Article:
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Barclay sees signs of hope; Neighbors rebuilding troubled area with small victories


Charlene Ames, a resident of 22nd Street, never thought she would be walking the former drug corners of Greenmount Avenue while seeing a future blessed with hope and neighborhood confidence.

But today, Ames and a small band of neighbors are 10 months into a quiet start at rebuilding a collapsed neighborhood's health. These devoted and optimistic residents say they can observe small hints at progress -- such as a cleared and cleaned lot and increasing attendance at monthly jobs fairs.

"If I had my way, Greenmount Avenue would be rebuilt with stores for this neighborhood," said Ames, a Defense Department systems administrator who has lived on East 22nd Street for 14 years. She is president of the East Baltimore-Midway-Barclay Community Development Corp., one of several groups pulling for beleaguered Barclay residents.

Last spring and summer, she went door to door, ringing 22nd Street bells and asking her neighbors to come outside and -- for starters -- clean up the trash. Twice a month, she and others run a Saturday event that divides along gender lines -- the men sweep the streets and alleys while the women prepare a community breakfast.

"It's a lot of fun and it works," Ames said.

This is the same neighborhood that police swept through in 1994 to clean up flagrant street-corner drug sales along Greenmount Avenue, the Barclay neighborhood's best-known street.

The neighborhood is bounded by 25th Street on the north, North Avenue on the south, Greenmount on the east and an alley named Hargrove Street on the west. It is home to about 3,000 residents, most of whom live in two- and three-story rowhouses. Nearly every block has at least one vacant house. Some sections have larger pockets of abandonment.

Housing groups, such as St. Ambrose Housing Aid Center on 25th Street, have rehabilitated pockets of the community. Other parts, such as stretches of Barclay Street, appear to be falling away.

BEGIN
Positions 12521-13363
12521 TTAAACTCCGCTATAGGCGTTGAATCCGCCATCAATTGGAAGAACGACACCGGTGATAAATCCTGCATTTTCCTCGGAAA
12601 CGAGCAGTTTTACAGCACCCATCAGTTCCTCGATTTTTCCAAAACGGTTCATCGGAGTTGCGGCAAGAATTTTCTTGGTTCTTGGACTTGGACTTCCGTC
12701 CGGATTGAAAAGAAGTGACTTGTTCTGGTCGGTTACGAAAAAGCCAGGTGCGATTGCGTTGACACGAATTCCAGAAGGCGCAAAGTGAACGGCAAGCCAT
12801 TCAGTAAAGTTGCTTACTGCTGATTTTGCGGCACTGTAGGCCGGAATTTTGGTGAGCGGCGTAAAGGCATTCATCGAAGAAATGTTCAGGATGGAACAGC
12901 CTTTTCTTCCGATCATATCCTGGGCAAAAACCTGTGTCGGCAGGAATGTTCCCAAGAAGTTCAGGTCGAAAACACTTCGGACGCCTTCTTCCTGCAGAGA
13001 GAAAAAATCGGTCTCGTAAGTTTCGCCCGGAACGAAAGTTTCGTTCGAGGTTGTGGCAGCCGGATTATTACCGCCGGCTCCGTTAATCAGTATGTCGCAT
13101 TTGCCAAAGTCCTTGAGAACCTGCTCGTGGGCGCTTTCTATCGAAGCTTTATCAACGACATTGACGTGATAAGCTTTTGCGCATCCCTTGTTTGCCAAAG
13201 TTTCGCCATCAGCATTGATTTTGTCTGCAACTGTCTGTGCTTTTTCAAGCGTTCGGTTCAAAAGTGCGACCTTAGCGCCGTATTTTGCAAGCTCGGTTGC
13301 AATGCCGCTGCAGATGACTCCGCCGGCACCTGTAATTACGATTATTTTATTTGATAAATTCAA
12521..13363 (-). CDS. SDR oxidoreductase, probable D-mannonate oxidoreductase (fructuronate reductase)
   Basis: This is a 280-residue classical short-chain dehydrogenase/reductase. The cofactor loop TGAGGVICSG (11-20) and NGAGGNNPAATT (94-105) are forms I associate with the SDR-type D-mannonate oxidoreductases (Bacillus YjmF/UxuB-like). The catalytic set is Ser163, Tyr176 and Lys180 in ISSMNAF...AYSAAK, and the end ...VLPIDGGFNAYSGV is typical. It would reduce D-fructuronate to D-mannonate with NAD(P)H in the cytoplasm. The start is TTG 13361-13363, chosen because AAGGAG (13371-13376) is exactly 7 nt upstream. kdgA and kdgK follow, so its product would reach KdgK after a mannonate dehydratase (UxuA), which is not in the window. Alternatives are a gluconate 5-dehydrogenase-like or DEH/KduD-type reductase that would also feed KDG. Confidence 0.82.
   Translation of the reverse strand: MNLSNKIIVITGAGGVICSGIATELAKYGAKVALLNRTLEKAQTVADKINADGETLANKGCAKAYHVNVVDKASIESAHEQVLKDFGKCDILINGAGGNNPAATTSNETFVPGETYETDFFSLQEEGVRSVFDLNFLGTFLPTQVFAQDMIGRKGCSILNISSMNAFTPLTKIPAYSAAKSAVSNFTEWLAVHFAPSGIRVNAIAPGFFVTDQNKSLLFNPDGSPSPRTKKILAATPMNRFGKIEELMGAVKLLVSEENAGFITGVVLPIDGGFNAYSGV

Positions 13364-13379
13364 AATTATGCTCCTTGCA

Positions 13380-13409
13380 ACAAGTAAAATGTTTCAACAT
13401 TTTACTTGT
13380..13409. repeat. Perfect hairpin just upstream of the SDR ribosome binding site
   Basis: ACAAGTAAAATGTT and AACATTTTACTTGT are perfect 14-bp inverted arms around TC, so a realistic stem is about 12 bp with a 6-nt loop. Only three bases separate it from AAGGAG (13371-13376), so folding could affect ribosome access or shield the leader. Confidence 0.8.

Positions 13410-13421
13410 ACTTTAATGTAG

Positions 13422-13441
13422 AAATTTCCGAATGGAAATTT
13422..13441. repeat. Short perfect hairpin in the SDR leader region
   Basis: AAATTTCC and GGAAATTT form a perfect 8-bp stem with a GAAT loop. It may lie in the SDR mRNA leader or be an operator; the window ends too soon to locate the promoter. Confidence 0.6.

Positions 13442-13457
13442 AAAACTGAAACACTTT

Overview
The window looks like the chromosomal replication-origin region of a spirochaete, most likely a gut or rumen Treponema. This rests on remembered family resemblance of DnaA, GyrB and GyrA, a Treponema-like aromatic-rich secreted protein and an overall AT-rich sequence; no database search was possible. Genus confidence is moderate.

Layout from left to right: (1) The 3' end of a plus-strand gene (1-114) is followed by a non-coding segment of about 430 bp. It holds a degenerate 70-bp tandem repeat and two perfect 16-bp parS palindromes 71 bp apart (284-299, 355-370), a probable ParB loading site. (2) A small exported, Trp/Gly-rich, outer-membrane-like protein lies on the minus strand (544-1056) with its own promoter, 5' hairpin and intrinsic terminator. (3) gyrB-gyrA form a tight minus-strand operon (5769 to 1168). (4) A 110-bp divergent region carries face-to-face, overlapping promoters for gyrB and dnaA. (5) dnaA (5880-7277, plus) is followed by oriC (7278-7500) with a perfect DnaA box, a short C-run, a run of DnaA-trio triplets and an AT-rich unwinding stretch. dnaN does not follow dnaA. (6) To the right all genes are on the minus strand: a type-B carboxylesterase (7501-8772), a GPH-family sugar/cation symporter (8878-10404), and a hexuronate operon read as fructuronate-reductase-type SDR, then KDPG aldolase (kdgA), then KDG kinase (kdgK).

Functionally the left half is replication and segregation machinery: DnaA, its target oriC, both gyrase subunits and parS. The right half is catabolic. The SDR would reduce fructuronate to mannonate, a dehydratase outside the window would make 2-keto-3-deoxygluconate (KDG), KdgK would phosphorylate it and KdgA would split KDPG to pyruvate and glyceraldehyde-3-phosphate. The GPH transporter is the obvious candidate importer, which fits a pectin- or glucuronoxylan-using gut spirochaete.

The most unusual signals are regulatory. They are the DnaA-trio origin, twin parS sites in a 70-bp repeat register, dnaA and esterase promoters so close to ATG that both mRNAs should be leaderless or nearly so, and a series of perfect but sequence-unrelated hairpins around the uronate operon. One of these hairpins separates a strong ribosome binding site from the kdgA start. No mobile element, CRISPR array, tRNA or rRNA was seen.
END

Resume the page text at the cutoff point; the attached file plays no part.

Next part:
"The police did conduct a sweep, but there was no organizing to restore a sense of neighborhood," said Odette Ramos, an official of the Greater Homewood Community Corp., a North Baltimore group that's in its 10th month of sending trained community organizers into the neighborhood.

Residents are proud of small victories -- such as cleaning a vacant lot at Barclay and Camp streets. There, behind rowhouses and garages, residents note that the trash is not the rat-infested horror it was before a concerted neighborhood cleanup Oct. 31.

Nevertheless, Camp Street garage walls carry grim spray-paint epitaphs of the drug culture: "Darlene a.k.a. Lil' Dee RIP" and "Murder of 24th."

"While we do have people who are committed, who are clean living, there's still a lot of drug addiction. The drug gangs -- the New York Boys -- may have been pushed out, but their after effects remain. People-wise, I would say this neighborhood is at its lowest ebb," said Barclay resident Connie Ross. "I'd like to see our churches work harder here. There is a spiritual side that's missing here."

Ross attends weekly meetings of the Barclay Leadership Council, a group that has no money. It was created last spring when residents started holding Wednesday morning meetings at Dallas Nicholas Elementary School at 20th Street and Guilford Avenue.

"It's a slow process," said Virginia Bishop, a 23 1/2 Street resident who has lived in the neighborhood for many years. "We still need more people to come out to the meetings. The majority have excuses why they don't show up."

Barclay residents may shun these weekly sessions, but they did show up in encouraging numbers when employers came recruiting several weeks ago at an Employment Connection Fair. The council members say that a measure of self-esteem returned to the neighborhood when 150 people attended.

"We'll be holding substance-abuse workshops and classes in good-parenting skills," said community organizer Ramos. "And the cleanups will continue in April. Still, we could use a lot more participation."

Pub Date: 2/23/99

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